Sunday, May 25, 2008
Monday, May 12, 2008
Hostel reminds me of Anchorman, the Will Ferrell film about newscasters from the late 70's. I know it's funny, I watch scenes and laugh out loud, I quote lines, yet, as a whole, I consider it a failure. In the same sense, Hostel should be one of the greatest horror films ever made. It's premise is horrifying enough - tourists to a small town in Slovakia are carefully manipulated, misled and, eventually, brutally tortured and murdered for sport by members of an elite "social club" run by Eastern European gangsters.
Hostel is spilling over with bad stereotypes of Eastern Europe. The towns are industrial looking, grey and falling apart. The inhabitants are either burly men in black leather with eyes slightly too far apart or perfect women made more of silicon than flesh. Yet despite every PC muscle in your body saying "people over there aren't like that, towns don't look like that - this could never really happen" there is a small part of you that thinks "oh yes it could".
Without a doubt, it's one of the most gruesome gore films since the mid 80s, though the gore is much more vicious and painful than anything found in the the quasi-comical Evil Dead films or Return of the Living Dead. If one wanted to make a convincing argument that graphic violence is more offensive than any kind of (non-violent) pornographic sex could ever be, one need look no further than the Director's Cut of this film.
That being said, it somehow doesn't pack the punch that it should. Maybe it's because the first half of the film feels so pointless and drawn out. The "horror" doesn't really start until 2/3rd of the way in. Maybe it's because everything is so stereotyped - I mean, it's kind of distracting at times. Maybe it's just too much - it's impossible to really take it seriously since it is so over the top.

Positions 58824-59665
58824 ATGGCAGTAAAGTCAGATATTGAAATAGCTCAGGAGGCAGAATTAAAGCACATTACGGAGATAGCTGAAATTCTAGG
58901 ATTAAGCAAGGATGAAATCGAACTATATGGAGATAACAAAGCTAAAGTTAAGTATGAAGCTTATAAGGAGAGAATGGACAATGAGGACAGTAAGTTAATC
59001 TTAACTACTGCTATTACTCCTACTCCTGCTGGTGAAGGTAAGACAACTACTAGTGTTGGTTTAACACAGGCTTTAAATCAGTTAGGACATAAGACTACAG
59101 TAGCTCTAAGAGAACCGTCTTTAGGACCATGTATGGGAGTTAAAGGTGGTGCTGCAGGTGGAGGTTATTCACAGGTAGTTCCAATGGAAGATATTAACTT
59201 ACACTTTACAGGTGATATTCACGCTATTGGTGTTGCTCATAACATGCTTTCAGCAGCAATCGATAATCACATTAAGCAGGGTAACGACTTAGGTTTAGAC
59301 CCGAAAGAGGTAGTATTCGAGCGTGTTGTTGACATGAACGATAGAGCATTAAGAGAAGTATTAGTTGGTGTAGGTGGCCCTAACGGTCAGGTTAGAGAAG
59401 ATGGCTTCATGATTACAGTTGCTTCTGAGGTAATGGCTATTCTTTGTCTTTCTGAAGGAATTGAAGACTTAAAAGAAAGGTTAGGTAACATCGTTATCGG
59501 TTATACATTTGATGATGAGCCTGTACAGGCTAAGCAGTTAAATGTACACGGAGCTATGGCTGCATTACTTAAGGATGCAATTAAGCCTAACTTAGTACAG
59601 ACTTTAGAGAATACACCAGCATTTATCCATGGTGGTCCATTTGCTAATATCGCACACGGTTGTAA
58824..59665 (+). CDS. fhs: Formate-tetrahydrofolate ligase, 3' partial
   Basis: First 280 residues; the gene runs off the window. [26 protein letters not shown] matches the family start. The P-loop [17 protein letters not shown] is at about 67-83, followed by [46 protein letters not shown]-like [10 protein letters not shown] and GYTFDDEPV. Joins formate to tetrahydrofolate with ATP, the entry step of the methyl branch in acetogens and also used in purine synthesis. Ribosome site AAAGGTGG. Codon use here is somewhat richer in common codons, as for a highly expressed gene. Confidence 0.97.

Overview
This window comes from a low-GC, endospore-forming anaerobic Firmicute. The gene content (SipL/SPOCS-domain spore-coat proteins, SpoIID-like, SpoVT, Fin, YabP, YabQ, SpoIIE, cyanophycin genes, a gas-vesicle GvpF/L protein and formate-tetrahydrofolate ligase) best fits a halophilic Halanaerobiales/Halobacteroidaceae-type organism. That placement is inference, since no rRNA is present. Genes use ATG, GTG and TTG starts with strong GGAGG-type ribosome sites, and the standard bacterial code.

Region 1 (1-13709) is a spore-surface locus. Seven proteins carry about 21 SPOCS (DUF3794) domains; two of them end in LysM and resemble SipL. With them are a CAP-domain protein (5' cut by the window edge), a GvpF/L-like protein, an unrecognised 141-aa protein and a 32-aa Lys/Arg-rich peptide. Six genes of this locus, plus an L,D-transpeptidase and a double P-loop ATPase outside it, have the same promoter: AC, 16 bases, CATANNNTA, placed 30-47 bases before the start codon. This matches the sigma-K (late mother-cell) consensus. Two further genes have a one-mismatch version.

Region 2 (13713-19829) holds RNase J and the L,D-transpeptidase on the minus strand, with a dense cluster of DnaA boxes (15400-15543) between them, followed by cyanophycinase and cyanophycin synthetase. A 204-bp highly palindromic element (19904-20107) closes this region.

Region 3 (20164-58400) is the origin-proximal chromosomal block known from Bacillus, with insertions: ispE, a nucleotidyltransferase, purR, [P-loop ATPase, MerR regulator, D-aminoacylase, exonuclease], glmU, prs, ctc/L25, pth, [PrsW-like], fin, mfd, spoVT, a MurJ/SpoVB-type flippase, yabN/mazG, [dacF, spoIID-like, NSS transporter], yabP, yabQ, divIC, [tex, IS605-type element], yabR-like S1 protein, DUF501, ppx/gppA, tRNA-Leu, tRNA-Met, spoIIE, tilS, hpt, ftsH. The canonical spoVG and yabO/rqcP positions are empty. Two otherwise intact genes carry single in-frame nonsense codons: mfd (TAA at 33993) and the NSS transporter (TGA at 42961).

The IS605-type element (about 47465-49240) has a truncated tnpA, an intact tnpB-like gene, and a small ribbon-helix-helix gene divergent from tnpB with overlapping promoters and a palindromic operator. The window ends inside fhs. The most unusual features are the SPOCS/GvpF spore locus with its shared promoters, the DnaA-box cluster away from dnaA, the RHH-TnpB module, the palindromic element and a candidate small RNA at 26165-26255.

Maybe it's because of the hype surrounding it. Billed as "inspired by true events" and plastered with Quentin Tarantino's name (as the far removed Executive producer or something), I suspect there is a part of me that simply wants to be contrary and refuse to admit when something lives up to it's hype. Sort of like refusing to admit that Justin Timberlake is actually kind of catchy despite the fact that he's a pre-fabricated rockstar who is more product than artist. If so, well, shame on me. I don't know.
I saw it in the theater when it debuted and remember being not only underwhelmed, but saying I didn't like it. I enjoyed it more the second time I saw it which was in a hotel room while on a work trip. I was then sent a free copy on DVD and enjoyed it even more the third time. So maybe it's not like Anchorman after all. I still think that movie is a failure. Though "do you want to come to my pants party" is hilarious.
Followed by a sequel that I actually enjoyed quite a bit.
By the books, no surprises, no frills low budget film about scary country folk who hunt down naive and shapely college kids. Nothing new or exciting here, but if you're looking for a quick fix of dopey horror with some decent, if computerized, gore scenes then you won't be disappointed.
Wrong Turn's storyline is painfully simple: college kids wind up taking a shortcut through the woods of West Virginia and wind up having to hoof it when their car is disabled. A family of inbred cannibals begins hunting them down one by one with torches, bows and arrows, axes, grunts and snorts aplenty. Oh, and they possess superhuman strength since Natural Selection dictates that inbreeding creates positive traits in people...right? Or do I have my science backwards?
Expect the protagonists to make very poor decision after very poor decision. Expect the villains to be indestructible (fire, axes, arrows, gunshots, giant tow trucks - nothing slows these guys down). Expect rural Southern stereotypes to flow like crystal clear moonshine. Expect girls with big honkers in tight sweaty undershirts and macho dudes who speak more with their fists than with their mouths.
Blah blah blah, Wrong Turn is nothing if not completely derivative of mid 70's rural-paranoia films cranked out by Wes Craven and Tobe Hooper. But it lacks the gritty and nasty atmosphere and reduces the death scenes to dull exercises in technical wizardry. In a word, this movie is "soulless" which sounds funny when describing a slasher film, but it's true.